In recent times, cultural attitudes surrounding work life have changed. This is mostly due to the fact that most companies recognize that the line between a personal life and a work life is imaginary. We take our personal lives to work, and we take work home with us, even if it’s just work in our heads if not our briefcases or laptops. Employees who have a healthy work-life balance as encouraged by their employers means that they do a better job, and tend to stay in their jobs for a longer period of time.
And now, there has been a study that links the environment, green building, and increased productivity as well. Take a look at this Reuters press release from the University of San Diego, which has gathered together data which draws the correlation between green buildings and productivity, with sick days used as a measurement. From that release:
On the self-reported productivity measure, 12 percent of respondents said that
they strongly agree that employees were more productive in green buildings,
42.5 percent agreed that employees were more productive and 45 percent noted
no change in productivity. According to the authors’ calculations, the
increase in productivity translates into a net impact of $20.82 per employee,
based on an office space of 250 square feet per worker and using average
salary as an index.
The numbers in this particular study are not startlingly in favor of the idea. There are a lot of factors that remain difficult to pin down (i.e what constitutes a sick day, and does that mean that the employees were, not to put too fine a point on it, actually sick)?. But, it does seem to be a viable connection. It will be interesting to see if more studies on this shed greater light on this interesting correlation.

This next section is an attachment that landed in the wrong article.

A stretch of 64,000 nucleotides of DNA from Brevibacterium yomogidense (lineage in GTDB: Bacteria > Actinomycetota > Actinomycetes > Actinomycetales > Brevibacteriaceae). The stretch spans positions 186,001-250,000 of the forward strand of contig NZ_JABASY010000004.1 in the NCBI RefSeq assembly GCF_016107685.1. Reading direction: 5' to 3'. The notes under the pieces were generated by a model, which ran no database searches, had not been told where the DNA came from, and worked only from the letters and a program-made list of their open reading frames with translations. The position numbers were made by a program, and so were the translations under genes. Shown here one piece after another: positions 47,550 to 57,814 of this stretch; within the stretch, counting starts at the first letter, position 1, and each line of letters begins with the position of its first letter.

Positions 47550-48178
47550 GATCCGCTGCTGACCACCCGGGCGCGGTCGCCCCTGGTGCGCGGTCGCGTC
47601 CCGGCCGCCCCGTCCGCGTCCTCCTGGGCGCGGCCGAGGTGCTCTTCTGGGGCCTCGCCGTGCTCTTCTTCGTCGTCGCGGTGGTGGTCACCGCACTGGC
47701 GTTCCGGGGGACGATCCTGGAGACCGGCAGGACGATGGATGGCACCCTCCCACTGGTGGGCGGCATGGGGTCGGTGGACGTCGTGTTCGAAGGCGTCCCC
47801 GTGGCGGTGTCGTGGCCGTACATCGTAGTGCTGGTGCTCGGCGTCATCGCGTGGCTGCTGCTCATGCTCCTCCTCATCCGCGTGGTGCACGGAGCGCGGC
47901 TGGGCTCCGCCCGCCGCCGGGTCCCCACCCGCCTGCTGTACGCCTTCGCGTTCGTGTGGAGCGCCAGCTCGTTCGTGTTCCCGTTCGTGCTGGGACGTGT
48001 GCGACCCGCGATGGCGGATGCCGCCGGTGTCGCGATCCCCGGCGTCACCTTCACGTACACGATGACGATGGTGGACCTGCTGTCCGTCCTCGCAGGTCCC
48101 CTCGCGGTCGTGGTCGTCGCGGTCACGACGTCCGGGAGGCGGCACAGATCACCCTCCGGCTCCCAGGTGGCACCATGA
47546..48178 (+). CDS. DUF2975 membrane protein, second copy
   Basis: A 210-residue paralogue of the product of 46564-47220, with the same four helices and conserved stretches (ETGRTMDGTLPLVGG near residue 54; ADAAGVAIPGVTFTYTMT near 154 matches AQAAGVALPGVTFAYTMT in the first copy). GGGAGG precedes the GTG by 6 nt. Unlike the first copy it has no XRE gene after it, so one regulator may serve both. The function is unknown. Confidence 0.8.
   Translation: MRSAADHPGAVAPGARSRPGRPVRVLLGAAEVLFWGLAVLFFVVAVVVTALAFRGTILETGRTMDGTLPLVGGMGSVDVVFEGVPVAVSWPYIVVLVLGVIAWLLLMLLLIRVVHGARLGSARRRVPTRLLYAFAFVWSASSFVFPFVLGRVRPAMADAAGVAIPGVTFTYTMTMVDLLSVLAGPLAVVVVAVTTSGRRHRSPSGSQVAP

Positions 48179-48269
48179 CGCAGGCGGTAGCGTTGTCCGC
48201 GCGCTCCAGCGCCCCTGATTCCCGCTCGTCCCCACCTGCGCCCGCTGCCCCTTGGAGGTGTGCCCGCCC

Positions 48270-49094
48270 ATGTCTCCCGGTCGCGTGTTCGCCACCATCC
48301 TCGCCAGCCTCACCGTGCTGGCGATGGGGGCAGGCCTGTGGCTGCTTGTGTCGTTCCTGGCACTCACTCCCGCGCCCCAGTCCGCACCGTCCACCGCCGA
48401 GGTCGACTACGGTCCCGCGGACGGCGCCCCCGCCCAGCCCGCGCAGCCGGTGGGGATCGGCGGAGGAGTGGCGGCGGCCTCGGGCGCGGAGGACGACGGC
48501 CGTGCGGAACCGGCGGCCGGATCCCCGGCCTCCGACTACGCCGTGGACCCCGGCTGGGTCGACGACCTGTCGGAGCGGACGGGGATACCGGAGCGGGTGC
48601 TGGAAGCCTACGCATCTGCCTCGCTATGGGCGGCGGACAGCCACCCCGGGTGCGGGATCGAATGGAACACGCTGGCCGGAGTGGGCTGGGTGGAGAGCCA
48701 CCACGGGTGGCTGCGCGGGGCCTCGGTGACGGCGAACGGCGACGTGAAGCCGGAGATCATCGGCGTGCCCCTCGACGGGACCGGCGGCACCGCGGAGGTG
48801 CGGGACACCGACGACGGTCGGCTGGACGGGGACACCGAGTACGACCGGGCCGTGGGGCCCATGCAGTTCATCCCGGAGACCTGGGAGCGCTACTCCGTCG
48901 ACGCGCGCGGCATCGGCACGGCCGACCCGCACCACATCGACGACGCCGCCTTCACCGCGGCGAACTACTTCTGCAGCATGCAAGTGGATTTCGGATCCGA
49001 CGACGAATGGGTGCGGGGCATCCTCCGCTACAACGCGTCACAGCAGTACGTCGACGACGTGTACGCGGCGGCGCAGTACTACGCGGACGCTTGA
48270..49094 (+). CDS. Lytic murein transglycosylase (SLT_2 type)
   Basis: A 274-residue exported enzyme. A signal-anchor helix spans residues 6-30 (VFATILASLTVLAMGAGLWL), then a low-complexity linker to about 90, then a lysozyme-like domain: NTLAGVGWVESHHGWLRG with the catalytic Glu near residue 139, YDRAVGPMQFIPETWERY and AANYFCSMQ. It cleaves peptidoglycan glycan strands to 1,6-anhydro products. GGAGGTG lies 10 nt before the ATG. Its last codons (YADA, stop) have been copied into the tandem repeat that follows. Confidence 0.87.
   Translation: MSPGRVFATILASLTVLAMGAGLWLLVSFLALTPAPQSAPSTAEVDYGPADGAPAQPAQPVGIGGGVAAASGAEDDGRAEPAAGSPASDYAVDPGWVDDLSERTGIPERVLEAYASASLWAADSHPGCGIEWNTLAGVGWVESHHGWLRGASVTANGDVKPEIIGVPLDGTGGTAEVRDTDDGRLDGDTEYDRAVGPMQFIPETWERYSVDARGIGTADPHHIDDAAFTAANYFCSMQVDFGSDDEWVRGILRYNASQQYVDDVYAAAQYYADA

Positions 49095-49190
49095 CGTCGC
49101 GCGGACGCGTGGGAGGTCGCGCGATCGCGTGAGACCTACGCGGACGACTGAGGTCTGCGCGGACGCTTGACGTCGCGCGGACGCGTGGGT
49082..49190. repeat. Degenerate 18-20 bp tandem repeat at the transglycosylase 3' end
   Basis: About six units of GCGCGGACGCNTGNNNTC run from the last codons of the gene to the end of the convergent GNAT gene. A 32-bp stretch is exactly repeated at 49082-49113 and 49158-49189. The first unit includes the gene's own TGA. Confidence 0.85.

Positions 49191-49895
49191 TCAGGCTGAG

For me, it’s not really the numbers that make this an interesting question. It is the idea that our work environments have an impact on our approach to work, an idea that seems pretty compelling. Work spaces with more efficient air circulation seems like a definite productivity booster. After all, the healthier the air, the less people get sick. And that means fewer days away from work.
But more subtly, a building that uses more natural daylight, and less artificial light has tremendous psychological implications which contribute to happier employees, and the higher quality of work that results. Another series of studies that have been done to show the correlation between natural light and productivity. Environment, attitude, health, and employee retention seem to go hand in hand. On this front, it certainly makes sense to invest in green building design, and in green building materials too.
The great thing about green building is the benefits it seems have across all kinds of lines, from financial gains, to ecological ones, to the general health and welfare of people living and working in our communities. With green standards slowly making inroads into the mainstream, it may be that we’re moving toward a greater quality of life both at home and at work, which may never have come about with traditional design and construction.